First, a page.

If history is repeating itself, it's watching itself in a mirror. Listening to the right-wingers weep and wail and gnash their teeth against Barack Obama and his initiatives at the CPAC convention this past weekend, one heard a party that was befuddled and confused. They could not believe that their time in the sun had passed, that their policies resulted in failure, and that the approaches and tactics upon which they had relied for so long and which had brought them many victories simply no longer worked. By reaching deep into their past and invoking the dire threat of socialism -- admittedly, not authoritarian Soviet-style socialism, but a Frenchier, more Euro socialism -- they seemed to be screaming ``Why aren't you people listening?'' And the way they painted Obama as a gifted politician who promised only catastrophe underscored the depth of their panic. In short, they seemed like nothing so much as the Democrats of 1981, when we were blind to our own shortcomings, when we were incapable of recognizing why voters wanted Ronald Reagan.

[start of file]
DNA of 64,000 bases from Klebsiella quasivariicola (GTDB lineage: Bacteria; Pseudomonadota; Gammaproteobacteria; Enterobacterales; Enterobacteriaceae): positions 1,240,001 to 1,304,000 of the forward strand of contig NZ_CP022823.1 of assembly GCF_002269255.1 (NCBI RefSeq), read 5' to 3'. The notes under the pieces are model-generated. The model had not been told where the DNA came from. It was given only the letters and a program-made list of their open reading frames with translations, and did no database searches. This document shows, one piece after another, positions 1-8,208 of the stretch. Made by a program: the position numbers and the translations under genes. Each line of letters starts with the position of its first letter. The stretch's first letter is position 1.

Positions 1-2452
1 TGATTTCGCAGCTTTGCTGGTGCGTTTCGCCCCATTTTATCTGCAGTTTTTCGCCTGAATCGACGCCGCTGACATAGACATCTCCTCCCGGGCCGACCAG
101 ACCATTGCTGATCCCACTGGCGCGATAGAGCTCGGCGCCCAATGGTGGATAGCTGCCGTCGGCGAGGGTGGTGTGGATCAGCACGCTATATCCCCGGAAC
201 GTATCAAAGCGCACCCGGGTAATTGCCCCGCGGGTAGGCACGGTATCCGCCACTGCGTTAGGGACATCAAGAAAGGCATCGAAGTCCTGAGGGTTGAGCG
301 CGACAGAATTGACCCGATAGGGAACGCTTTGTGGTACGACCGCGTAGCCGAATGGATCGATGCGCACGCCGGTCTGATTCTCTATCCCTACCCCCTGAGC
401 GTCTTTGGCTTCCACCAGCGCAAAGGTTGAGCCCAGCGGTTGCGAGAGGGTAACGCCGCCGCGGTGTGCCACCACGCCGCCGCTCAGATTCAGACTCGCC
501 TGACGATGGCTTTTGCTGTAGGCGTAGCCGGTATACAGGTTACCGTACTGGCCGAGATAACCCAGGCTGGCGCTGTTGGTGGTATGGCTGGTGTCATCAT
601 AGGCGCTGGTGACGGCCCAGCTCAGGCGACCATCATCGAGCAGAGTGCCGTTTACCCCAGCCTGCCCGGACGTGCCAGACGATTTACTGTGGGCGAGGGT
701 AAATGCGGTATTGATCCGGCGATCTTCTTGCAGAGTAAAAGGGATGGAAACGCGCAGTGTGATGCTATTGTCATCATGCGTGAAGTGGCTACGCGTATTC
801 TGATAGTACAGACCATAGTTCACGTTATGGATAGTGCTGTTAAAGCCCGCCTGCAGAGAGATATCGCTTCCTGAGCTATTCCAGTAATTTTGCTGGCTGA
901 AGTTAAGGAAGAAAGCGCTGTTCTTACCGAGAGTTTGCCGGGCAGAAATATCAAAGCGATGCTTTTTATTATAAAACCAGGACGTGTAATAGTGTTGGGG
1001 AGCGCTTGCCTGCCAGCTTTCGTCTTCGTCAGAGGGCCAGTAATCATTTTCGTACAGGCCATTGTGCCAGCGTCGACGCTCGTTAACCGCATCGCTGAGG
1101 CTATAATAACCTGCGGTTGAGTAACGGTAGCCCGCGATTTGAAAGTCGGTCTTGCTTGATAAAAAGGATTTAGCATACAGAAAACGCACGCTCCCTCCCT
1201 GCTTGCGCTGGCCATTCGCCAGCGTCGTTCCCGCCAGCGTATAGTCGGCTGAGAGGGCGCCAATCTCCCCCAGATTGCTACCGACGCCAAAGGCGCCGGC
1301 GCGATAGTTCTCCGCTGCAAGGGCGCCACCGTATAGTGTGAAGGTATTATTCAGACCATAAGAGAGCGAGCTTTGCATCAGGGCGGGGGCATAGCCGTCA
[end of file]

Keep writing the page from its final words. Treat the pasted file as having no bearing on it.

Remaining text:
Well, good. It took us a long time to acknowledge our mistakes, to recognize where Reagan had better ideas, to express our values and policies in positive and appealing ways. As a result, we have lived in Ronald Reagan's world for nearly three decades, for good and for ill, and the best of what he offered is now spent. As Marjorie Connelly reported yesterday in The New York Times , the percentage of people identifying themselves as Democrats now outnumbers those who define themselves as Republicans by ten points (38-28), and the gap is widening; the Republicans seem to have estranged a generation of voters. The hysteria at CPAC offers all the proof anyone needs: we are entering a new era of progressivism. Let's make the most of it.